Brooks/Nathan: Estimating release point using Gameday’s new start_speed

From Dan Brooks and SABR member Alan Nathan at Baseball Prospectus on April 5, 2017:

According to Dave Cameron and recently confirmed in a blog post by Tom Tango, MLB has changed the meaning of start_speed, a pitch-by-pitch parameter in the MLB Components Data (“Gameday”) Files. This brief post summarizes the history of the start_speed parameter, includes a cautionary note to new pitch-tracking researchers, and describes a method for estimating release point (extension) by taking advantage of Gameday’s parameter switch.

The parameter start_speed has, for the better part of 10 years, coded for the velocity at a fixed distance 50 feet from home plate. Although 50 feet is much too close to home plate to actually be a realistic guess at a pitcher release point, this distance was initially chosen to reasonably match the velocities reported by scout’s radar guns. Several websites (including BP and quickly realized that 55 feet was actually a better estimate for pitcher release point, and so have used that as convention for much of the PITCHf/x era. Due to technical limitations of the PITCHf/x system, it was not possible to record the actual release point of the pitch, which limited the ability of the system to determine the actual speed at release.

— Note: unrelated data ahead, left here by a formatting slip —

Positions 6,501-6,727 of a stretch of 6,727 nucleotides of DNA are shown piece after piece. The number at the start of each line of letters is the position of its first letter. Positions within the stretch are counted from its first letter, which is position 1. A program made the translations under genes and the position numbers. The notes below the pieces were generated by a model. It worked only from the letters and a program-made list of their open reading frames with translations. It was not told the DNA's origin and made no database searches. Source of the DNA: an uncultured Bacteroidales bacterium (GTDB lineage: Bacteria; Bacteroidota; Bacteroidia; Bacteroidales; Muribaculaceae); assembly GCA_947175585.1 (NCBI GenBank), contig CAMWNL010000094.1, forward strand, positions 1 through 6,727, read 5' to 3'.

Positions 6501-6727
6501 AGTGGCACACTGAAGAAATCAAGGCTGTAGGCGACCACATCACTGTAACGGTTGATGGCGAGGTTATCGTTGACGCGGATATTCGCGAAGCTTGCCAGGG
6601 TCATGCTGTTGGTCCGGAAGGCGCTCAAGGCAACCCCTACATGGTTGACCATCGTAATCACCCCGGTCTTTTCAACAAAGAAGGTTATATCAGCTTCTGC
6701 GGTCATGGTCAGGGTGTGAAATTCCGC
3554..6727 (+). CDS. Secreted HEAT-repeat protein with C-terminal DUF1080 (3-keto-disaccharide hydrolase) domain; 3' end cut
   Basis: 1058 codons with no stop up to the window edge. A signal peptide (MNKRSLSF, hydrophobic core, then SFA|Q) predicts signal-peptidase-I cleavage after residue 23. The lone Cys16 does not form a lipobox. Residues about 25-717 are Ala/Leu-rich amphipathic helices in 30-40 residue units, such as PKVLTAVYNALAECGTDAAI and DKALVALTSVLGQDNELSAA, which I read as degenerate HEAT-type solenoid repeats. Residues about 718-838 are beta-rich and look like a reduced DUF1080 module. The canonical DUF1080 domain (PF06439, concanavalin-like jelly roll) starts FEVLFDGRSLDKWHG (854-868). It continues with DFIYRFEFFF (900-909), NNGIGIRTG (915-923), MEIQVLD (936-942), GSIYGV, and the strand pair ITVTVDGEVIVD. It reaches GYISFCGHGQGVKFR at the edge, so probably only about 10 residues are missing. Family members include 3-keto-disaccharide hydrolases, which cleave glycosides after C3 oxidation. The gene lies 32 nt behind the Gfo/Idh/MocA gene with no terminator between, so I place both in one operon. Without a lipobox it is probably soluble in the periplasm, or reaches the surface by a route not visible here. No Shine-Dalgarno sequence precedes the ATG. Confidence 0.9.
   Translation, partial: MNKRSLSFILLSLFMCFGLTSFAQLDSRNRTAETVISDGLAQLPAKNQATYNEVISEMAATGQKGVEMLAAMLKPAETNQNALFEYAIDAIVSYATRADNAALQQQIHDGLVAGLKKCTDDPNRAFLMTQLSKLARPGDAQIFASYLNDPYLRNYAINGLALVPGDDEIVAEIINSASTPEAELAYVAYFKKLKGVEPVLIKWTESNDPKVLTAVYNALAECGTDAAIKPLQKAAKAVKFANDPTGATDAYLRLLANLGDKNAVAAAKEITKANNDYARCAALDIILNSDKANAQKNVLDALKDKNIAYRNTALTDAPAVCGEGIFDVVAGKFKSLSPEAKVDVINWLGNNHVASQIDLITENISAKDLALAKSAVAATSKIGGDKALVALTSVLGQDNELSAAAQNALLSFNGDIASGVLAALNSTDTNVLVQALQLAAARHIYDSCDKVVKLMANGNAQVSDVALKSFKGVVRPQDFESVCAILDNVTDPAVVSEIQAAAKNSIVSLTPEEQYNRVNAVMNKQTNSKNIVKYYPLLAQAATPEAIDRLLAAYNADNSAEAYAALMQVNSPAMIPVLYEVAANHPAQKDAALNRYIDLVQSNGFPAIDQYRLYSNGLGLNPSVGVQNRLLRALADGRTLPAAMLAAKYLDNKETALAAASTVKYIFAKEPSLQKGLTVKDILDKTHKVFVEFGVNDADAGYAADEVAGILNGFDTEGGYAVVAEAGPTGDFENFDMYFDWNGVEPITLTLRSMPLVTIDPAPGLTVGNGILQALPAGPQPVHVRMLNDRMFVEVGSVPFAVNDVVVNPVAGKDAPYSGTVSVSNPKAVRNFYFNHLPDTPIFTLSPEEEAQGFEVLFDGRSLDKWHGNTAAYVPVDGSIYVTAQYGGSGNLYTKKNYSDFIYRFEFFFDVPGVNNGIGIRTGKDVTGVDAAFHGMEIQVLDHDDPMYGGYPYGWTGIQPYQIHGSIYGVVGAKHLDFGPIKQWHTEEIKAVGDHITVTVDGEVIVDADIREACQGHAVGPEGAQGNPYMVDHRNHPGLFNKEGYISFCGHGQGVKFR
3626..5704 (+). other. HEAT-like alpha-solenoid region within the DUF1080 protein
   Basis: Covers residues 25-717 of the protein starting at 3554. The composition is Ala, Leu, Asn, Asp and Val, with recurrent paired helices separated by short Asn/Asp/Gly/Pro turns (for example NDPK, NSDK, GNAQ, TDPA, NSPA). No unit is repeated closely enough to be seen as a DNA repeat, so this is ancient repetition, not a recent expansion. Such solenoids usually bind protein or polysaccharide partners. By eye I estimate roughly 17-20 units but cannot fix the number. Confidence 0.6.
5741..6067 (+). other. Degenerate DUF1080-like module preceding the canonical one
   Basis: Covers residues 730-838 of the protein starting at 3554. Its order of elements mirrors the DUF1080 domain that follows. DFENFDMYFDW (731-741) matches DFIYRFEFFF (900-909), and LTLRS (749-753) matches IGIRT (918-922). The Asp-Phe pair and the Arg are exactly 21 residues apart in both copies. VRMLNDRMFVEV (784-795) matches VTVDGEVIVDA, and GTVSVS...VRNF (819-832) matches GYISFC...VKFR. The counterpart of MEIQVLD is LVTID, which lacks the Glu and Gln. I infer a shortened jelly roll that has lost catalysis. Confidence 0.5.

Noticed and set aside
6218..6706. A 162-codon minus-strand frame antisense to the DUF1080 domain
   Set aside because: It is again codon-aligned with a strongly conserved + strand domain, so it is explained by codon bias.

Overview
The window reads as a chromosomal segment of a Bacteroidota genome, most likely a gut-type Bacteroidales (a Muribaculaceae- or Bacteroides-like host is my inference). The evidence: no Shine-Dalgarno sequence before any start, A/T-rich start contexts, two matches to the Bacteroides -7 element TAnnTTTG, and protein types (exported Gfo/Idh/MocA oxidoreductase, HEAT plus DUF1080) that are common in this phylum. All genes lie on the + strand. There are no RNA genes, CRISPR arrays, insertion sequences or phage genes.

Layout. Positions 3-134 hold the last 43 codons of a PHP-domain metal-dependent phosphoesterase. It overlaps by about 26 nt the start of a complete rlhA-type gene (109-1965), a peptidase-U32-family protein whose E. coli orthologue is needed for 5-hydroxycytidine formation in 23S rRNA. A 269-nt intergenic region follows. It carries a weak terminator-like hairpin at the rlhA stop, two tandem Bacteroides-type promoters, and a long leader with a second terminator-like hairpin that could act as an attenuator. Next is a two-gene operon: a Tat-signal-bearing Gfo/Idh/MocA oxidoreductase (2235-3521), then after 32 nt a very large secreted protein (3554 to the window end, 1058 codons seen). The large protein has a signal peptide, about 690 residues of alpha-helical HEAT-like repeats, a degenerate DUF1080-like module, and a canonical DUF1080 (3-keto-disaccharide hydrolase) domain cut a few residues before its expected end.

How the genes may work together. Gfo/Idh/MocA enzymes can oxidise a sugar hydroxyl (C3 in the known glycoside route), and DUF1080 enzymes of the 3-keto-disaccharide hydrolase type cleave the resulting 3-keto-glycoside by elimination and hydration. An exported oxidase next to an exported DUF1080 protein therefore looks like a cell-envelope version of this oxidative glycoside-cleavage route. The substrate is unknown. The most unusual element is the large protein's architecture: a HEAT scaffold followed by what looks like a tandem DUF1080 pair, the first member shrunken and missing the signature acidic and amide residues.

Trackman Doppler Radar, which serves as the pitch tracking hardware for the new MLB Statcast system, has the advantage of being able to measure the actual release point of the ball—and the speed at that point—with excellent fidelity.

Read the full article here:

Originally published: April 6, 2017. Last Updated: April 6, 2017.